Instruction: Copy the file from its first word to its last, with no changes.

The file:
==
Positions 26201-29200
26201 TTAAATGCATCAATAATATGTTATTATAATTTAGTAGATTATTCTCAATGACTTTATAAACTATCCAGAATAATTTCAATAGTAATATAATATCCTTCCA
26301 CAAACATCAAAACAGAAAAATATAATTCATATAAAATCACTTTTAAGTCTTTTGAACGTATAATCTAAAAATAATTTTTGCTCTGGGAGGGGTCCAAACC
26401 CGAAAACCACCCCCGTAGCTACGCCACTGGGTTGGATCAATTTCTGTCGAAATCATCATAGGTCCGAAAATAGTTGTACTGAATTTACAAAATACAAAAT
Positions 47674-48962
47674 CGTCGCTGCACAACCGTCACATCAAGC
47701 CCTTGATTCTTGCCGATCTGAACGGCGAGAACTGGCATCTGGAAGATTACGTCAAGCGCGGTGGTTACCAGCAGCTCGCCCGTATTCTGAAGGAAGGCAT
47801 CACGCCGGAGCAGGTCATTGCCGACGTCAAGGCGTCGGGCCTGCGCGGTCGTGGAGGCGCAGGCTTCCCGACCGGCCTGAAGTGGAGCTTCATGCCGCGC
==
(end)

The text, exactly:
Positions 26201-29200
26201 TTAAATGCATCAATAATATGTTATTATAATTTAGTAGATTATTCTCAATGACTTTATAAACTATCCAGAATAATTTCAATAGTAATATAATATCCTTCCA
26301 CAAACATCAAAACAGAAAAATATAATTCATATAAAATCACTTTTAAGTCTTTTGAACGTATAATCTAAAAATAATTTTTGCTCTGGGAGGGGTCCAAACC
26401 CGAAAACCACCCCCGTAGCTACGCCACTGGGTTGGATCAATTTCTGTCGAAATCATCATAGGTCCGAAAATAGTTGTACTGAATTTACAAAATACAAAAT
Positions 47674-48962
47674 CGTCGCTGCACAACCGTCACATCAAGC
47701 CCTTGATTCTTGCCGATCTGAACGGCGAGAACTGGCATCTGGAAGATTACGTCAAGCGCGGTGGTTACCAGCAGCTCGCCCGTATTCTGAAGGAAGGCAT
47801 CACGCCGGAGCAGGTCATTGCCGACGTCAAGGCGTCGGGCCTGCGCGGTCGTGGAGGCGCAGGCTTCCCGACCGGCCTGAAGTGGAGCTTCATGCCGCGC